Scandinavian flag carrier SAS decided to re-upload a slightly revised version of its contentious ad that sparked a hullabaloo by claiming that all of Scandinavian culture was “copied” from elsewhere.
“We are now continuing the planned campaign by publishing a shorter and clearer version,” SAS explained in a press release.
The previous version, which claimed that all cultural expressions and innovations associated with Scandinavia, from Swedish meatballs to Norwegian paper clips and Danish pastry, were actually borrowed, and was accused of maintaining a self-deprecating attitude and pushing a globalist agenda, fared extremely badly: at some point it had 97.5 percent dislikes.
The company confirmed that its stands 100 percent behind the message in the commercial, and speculated that the film was subject to a coordinated attack.
“It is sad that the film is misunderstood, that some choose to interpret our message and use it for their purposes,” SAS wrote. “The pattern in the comment fields and the number of reactions in SAS's social channels point to the campaign being attacked. We cannot accept becoming a platform for values that we do not stand for. That's why we removed the ad from our channels to evaluate the situation.”
In Swedish media, the wide criticism of the commercial, with its unapologetically globalist and pro-immigration message, was dismissed as a conspiracy linked to “Russian trolls” and “right-wing extremists”.
The newspaper Aftonbladet ran en editorial which accused critics of the ad of being “trolls” and “useful idiots” who “run Putin's errands”. Both Aftonbladet and fellow daily Expressen cited researcher Mathias Cederholm of the company Allefonti, who “identified” a “Russian link” based on coverage by Russian media, including Sputnik.
Meanwhile, the right-wing Danish People's Party demanded that the government “sharply reprimanded” the airline.
“SAS spits on everything that is genuine Danish, genuine Swedish and genuine Norwegian,” the party's foreign spokesman Søren Espersen told Extra Bladet. “The government must declare that enough is enough,” he added. “I have always flown SAS a lot, but I will get a bad taste in my mouth if I do it again, considering how they spit on us,” Espersen concluded.
The airline Norwegian, often seen as SAS's younger challenger, didn't miss the opportunity to troll its rival. Norwegian published a picture of a cheese slicer, another feature of Scandinavia originated in Norway, with a comment: “Fortunately, no one can take the cheese slicer away from us”.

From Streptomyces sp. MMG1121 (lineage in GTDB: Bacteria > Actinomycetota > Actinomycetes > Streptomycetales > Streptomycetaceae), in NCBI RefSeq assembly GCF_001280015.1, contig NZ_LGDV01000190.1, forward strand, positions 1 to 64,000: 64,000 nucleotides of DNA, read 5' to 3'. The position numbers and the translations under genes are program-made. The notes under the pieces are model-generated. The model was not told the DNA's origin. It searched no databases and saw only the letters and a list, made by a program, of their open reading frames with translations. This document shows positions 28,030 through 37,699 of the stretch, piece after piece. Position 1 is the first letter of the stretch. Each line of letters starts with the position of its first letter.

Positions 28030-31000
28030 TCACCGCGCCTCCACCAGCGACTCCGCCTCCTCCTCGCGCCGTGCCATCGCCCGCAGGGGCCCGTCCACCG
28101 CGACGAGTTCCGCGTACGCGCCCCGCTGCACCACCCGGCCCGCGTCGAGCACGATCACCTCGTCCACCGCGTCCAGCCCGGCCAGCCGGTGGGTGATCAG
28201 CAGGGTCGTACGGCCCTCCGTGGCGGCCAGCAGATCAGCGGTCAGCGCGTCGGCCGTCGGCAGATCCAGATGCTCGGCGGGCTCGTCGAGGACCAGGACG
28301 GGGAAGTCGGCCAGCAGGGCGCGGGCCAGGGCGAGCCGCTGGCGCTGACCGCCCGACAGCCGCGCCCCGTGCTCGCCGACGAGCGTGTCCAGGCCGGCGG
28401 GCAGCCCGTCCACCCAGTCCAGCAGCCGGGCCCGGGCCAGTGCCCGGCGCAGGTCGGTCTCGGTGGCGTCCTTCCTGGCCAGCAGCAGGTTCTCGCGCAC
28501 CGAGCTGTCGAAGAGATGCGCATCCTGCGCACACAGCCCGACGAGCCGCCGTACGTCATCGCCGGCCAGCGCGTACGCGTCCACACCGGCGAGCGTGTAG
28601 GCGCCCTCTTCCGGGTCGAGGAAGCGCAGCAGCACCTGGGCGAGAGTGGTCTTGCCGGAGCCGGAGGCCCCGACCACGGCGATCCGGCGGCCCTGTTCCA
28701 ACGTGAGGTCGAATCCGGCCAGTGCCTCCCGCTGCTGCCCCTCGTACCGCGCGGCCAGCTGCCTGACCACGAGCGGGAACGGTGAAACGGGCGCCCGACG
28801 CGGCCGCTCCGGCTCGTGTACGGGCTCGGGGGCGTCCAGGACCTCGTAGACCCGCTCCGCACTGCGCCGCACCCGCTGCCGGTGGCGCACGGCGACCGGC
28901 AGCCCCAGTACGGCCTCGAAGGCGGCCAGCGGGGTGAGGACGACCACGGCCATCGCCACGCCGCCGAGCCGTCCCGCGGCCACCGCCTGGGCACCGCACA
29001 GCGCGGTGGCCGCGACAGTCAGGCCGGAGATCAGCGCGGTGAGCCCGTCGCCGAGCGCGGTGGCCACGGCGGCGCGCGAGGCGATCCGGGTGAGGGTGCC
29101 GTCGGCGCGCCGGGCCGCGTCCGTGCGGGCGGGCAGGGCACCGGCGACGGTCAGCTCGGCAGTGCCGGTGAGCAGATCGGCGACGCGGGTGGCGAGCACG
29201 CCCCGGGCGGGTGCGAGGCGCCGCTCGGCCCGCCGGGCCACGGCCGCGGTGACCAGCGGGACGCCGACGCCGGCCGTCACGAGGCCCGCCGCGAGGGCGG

The new version of the ad, purged of the most contentious parts, nevertheless continued to spark ire. Among others, SAS were called “traitors”, whereas the ad was labelled “devoid of history”, “disgusting” and “tone-deaf”, despite many noticing a slight improvement.
“Why are you flirting with an extreme left who push flight share? You don't really need customers?” a user asked.
“Regarding the actual subject that nothing is Scandinavian. Are SAS a cheap copy of Lufthansa or British Airways? Asking for a friend?” one user chuckled.
“Wow, really lousy of you. Good that you cut the worst blunders though. Still, it conveys a truly stale and self-denying view. Someone in the communications department should definitely be fired. It's 2020, not 2015,” another one mused.
Can somebody please fire the entire board of #SAS to save the company from itself? Have you ever seen a company before with such a lack of soul or integrity, arranging advertising campaigns where they spit their own customers in their faces? Idiots, morons, the whole lot. Fire!— Alexander Bard (@Bardissimo) February 12, 2020
Others, by contrast were positive.
“A very beautiful movie. We live in a global world. Diversity enriches and sameness limits,” one reply said.
Founded in 1946 and commonly abbreviated as SAS, Scandinavian Airlines is the flagship carrier of Denmark, Norway, and Sweden and one of Europe's top ten airlines.